Malaria is the fifth leading cause of death from infectious disease worldwide and the second leading cause in Africa, after human immunodeficiency virus/(HIV)/AIDS.[11] The Roll Back Malaria partnership launched in 1998 is a coordinated response to malaria (additional information available at http://www.rollbackmalaria.org). During 2003–2010, financial assistance to malaria-endemic countries increased from approximately $100 million annually to nearly $1.8 billion annually, enabling increased coverage with insecticide-treated bednets, indoor residual spraying, rapid diagnosis and prompt treatment with artemisinin combination therapy, and intermittent preventive treatment during pregnancy.[12] As a result, in sub-Saharan Africa, household ownership of insecticide-treated bednets increased from 3% in 2000 to 42% in 2009, protecting approximately 75% of the at-risk population. Protection with indoor residual spraying increased from 13 million households in 2005 to 75 million in 2009. Over the course of the past decade, the estimated number of malaria cases worldwide peaked at 244 million in 2005 but declined to 225 million in 2009. This decline was associated with a 21% decrease in estimated global malaria deaths, from approximately 985,000 in 2000 to 781,000 in 2009.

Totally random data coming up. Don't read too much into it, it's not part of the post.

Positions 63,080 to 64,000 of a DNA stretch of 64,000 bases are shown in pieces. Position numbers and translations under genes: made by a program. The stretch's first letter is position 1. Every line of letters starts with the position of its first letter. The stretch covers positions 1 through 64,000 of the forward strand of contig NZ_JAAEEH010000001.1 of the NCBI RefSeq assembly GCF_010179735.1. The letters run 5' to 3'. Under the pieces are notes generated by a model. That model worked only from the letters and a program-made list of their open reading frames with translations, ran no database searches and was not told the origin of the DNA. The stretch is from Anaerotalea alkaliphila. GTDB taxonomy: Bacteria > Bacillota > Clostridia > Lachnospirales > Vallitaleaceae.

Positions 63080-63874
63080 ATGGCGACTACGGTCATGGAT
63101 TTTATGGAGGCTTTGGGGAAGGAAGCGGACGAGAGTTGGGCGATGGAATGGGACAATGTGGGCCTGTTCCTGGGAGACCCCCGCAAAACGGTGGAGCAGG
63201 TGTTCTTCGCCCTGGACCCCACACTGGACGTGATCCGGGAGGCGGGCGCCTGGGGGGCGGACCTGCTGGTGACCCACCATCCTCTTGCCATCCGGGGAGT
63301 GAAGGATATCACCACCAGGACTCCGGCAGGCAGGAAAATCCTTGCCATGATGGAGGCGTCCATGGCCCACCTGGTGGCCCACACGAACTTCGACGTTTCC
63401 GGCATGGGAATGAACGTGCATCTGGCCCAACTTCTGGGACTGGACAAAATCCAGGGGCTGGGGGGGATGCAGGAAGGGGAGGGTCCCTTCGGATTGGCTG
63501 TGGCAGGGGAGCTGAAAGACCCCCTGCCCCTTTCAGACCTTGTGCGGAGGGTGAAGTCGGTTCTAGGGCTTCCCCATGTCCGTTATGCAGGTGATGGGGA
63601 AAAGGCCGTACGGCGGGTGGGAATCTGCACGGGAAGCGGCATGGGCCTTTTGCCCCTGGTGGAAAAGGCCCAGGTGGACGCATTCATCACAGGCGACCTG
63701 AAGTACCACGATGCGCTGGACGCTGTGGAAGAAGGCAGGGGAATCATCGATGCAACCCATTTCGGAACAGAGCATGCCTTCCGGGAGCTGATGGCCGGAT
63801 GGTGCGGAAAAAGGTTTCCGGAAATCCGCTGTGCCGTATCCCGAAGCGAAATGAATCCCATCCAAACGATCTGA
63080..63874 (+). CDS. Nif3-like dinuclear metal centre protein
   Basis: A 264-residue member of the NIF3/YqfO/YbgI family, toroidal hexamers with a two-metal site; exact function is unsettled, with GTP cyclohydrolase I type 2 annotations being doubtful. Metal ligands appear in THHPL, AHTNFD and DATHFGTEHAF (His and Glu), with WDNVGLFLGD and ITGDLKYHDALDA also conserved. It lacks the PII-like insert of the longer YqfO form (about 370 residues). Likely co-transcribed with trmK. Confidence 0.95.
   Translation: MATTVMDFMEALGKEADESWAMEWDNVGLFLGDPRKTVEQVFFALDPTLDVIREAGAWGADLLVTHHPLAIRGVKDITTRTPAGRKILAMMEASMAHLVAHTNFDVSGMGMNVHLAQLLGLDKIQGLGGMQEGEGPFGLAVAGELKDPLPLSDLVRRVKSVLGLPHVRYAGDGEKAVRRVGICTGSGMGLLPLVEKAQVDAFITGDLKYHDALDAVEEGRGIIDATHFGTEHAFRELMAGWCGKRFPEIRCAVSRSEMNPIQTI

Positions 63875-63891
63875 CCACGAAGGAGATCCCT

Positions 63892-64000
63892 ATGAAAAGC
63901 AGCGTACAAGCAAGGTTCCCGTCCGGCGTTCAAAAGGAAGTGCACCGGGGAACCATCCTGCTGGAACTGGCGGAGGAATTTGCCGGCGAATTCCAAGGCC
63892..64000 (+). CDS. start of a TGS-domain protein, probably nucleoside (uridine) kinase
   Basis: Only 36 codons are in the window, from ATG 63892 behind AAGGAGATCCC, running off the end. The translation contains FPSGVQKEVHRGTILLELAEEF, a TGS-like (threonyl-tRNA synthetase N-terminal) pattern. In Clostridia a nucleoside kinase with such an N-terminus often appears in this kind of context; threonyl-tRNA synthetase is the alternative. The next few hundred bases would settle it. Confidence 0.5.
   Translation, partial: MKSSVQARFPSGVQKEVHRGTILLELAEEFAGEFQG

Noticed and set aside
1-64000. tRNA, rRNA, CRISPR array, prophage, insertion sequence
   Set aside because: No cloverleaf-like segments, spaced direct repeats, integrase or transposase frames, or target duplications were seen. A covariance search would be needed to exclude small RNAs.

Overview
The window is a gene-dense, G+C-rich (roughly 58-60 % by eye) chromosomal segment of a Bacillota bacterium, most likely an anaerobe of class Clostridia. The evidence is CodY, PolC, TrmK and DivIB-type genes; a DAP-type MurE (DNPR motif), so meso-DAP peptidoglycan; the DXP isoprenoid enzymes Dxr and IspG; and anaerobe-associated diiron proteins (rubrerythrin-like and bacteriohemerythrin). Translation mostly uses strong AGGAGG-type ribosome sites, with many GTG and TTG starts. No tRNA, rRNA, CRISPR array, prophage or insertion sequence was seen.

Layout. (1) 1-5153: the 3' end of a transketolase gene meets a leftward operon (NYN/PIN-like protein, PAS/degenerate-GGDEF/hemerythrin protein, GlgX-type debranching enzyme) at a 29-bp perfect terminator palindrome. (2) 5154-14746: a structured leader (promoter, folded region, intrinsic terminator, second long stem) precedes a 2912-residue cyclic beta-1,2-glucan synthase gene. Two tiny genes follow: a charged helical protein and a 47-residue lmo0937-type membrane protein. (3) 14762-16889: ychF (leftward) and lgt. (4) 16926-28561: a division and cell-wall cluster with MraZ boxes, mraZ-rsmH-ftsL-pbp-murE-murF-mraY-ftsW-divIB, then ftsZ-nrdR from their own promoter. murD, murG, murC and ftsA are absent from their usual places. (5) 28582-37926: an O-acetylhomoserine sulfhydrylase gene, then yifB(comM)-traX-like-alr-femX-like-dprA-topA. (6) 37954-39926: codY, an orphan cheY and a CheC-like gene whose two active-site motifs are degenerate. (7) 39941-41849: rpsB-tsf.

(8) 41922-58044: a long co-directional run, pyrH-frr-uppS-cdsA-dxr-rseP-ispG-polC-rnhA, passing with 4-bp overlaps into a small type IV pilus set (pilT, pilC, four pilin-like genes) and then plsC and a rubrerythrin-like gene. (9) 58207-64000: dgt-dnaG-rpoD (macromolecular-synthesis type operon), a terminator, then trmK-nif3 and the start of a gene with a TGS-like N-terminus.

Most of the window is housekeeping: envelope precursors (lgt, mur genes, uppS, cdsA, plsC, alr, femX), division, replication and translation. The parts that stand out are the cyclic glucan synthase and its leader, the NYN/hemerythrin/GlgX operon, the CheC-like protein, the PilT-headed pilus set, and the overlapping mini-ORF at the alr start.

Prevention and Control of HIV/AIDS

The HIV epidemic continues to be a major global health challenge, with an estimated 33.3 million persons living with HIV at the end of 2009, compared with 28.6 million in 2001.[13] In 2009, 68% of persons living with HIV (22.5 million) were in sub-Saharan Africa.[13] Despite this increase, the number of new infections annually has declined from an estimated 3.1 million in 2001 to 2.6 million in 2009. A decline also has been observed in the estimated number of AIDS-related deaths worldwide, from a peak of 2.1 million in 2004 to an estimated 1.8 million deaths in 2009.[13] Public health interventions possibly contributing to decreasing global HIV incidence have included the expansion of programs for provider-initiated HIV testing and counseling, prevention of mother-to-child HIV transmission, which covered an estimated 53% of pregnancies in HIV-positive mothers in 2009,[14] expanded availability and use of condoms and sterile injection equipment, improved blood safety, and antiretroviral therapy (ART). The scale-up of these interventions, including the provision of ART to 5.25 million persons in low-income and middle-income countries in 2009, has been concurrent with the decline in mortality.[15] By averting new infections and offering improved health and longer lives to those already infected, these programs have enabled millions to contribute productively to families, communities, and economies.